-- Frank Sinatra’s heartbreaking rendition of “One For My Baby”

-- John Coltrane's album, "A Love Supreme"

-- Eric Clapton’s lead guitar on “While My Guitar Gently Weeps”

-- Billie Holiday’s painfully true, “Strange Fruit”

This week, I’m going to search the internet (and Chuck’s great big CD collection) for examples of emotional music that I don’t think a computer could write … and I’ll list them next week.  But I really need your help.  Please send me YOUR favorite songs – the happy, the sad, the joyful, the ones that best reveal the ticking of a human heart.

So what does all of this have to do with HAL?  Well, our friend the computer from 2001: A Space Odyssey may THINK he’s going to be crowned the next American Idol, or – gasp – perform at the Super Bowl just because Beyoncé used a little technology at the inauguration, but he’s dead wrong. 

Can you imagine it?  HAL would drive himself to the game, write and select his own songs, provide computer generated graphics, including backup singers and dancers, lip-sync all of his songs, and even provide the canned applause.  Heck, the whole stadium would be filled with fake people, and even the game would be rigged.  But would it be fun?  Would it be music?  I think not.  The only way HAL will ever be able to be a musician is if he has a heart transplant.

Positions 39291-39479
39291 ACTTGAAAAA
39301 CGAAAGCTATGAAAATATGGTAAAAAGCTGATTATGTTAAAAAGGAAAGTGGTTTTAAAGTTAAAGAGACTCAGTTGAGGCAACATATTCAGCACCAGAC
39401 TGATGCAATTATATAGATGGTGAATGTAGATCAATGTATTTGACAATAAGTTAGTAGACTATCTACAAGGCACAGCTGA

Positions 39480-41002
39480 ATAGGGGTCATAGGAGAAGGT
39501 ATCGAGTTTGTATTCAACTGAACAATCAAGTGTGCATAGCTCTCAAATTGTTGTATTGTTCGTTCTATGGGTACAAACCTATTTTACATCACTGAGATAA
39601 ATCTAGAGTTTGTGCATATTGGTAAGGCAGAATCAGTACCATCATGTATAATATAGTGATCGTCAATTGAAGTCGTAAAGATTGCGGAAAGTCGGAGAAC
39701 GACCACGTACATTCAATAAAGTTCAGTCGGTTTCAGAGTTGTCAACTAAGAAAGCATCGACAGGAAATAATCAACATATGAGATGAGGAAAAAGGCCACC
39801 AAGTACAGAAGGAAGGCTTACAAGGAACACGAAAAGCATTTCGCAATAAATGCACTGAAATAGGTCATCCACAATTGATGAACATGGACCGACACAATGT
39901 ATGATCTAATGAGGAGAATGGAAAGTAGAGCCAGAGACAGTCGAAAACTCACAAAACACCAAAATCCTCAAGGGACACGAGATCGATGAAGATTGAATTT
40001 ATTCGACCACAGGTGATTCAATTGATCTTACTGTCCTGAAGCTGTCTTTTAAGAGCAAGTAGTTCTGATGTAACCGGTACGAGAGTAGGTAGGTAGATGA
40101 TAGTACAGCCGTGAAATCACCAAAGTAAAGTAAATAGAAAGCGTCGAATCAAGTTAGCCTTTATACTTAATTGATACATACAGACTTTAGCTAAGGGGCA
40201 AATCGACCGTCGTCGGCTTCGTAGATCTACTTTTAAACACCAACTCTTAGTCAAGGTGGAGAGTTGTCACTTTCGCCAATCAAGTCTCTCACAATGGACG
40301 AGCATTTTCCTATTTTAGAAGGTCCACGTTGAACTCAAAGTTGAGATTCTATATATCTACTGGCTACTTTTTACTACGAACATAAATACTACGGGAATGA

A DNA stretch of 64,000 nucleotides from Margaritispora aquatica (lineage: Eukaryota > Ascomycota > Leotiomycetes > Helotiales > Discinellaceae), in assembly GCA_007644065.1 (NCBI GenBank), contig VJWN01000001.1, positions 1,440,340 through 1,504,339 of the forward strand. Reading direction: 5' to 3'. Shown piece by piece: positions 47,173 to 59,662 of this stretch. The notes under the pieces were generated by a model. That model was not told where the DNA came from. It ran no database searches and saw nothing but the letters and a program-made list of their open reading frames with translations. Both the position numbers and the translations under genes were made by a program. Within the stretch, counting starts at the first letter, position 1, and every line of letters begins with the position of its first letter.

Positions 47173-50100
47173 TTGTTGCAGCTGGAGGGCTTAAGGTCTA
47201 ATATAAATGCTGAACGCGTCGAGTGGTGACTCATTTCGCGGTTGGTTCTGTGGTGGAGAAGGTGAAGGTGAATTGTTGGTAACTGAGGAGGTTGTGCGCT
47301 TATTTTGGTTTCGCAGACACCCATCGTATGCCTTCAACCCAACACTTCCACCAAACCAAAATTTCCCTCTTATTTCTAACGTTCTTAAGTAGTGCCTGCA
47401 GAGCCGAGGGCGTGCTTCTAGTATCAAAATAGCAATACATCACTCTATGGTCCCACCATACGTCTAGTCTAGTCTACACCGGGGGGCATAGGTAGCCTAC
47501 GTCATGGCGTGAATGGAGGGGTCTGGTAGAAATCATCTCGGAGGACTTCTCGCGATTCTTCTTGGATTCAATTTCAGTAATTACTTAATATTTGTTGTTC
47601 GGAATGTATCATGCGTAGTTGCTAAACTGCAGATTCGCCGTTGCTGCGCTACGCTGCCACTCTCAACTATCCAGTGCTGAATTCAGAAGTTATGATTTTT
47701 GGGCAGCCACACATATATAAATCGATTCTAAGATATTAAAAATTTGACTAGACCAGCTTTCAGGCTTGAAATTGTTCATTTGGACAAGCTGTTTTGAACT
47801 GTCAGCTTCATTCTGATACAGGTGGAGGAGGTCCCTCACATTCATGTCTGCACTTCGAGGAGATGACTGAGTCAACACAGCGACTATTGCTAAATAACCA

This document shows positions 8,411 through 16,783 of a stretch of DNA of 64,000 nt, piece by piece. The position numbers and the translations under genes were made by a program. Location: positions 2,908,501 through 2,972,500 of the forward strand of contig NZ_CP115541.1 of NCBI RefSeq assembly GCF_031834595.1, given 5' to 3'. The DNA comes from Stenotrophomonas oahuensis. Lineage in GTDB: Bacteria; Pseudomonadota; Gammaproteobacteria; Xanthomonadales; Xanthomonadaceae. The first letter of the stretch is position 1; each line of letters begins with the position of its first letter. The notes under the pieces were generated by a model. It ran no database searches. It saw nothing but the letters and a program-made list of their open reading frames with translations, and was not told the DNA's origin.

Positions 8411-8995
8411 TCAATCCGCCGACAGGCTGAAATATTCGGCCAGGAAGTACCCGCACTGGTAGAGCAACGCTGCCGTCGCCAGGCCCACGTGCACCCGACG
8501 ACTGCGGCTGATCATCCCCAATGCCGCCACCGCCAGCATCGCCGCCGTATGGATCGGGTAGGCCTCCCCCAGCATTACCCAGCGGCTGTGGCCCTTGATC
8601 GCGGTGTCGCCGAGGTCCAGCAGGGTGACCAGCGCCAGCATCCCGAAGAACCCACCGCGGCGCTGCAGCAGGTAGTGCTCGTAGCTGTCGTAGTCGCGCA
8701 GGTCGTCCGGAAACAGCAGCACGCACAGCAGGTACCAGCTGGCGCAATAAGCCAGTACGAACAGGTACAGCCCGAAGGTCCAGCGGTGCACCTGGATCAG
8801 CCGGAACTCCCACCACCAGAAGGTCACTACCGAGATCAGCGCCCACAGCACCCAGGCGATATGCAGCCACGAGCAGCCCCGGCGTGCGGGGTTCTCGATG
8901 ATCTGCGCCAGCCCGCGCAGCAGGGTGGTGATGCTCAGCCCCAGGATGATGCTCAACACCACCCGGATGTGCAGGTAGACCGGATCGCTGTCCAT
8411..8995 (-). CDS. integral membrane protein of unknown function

P.S.  Throughout the month of February, we're offering our CD, Earth Tones, for just $4 (that's half price) through cdbaby.  Just go to www.cdbaby.com/cd/pacificbuffalo3 to order it.  Or, if you live in the Tucson area, meet me for coffee and I'll personally hand you a FREE copy.  How’s that for something a computer can’t do?  Send me a message through this website and we'll socialize!

Lor.i.B

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Comments

Lori
February 03, 2013 @10:42 pm
Connie, Jim, Terry, and Carlos -- Thanks so much for commenting! Glad you found this interesting. I'm going to try and listen to many of your faves this week. And the coffee offer still stands!
Connie Brannock
February 03, 2013 @09:22 pm
So would you rather spend the night with HAL or George Clooney?.... I loved your article. I suppose I am a closet Luddite who loves Apple products. We are all a collection of contradictions. Okay, songs--Europa, written by Carlos Santana and performed by Gato Barbieri, Everybody is a Star by Sly and the Family Stone, Billy's Blues by Laura Nyro. I guess one of my tunes that is particularly poignant is The Wee Hours. Thank you for your sparking this wonderful conversation!
Jim Bowen
February 03, 2013 @06:12 pm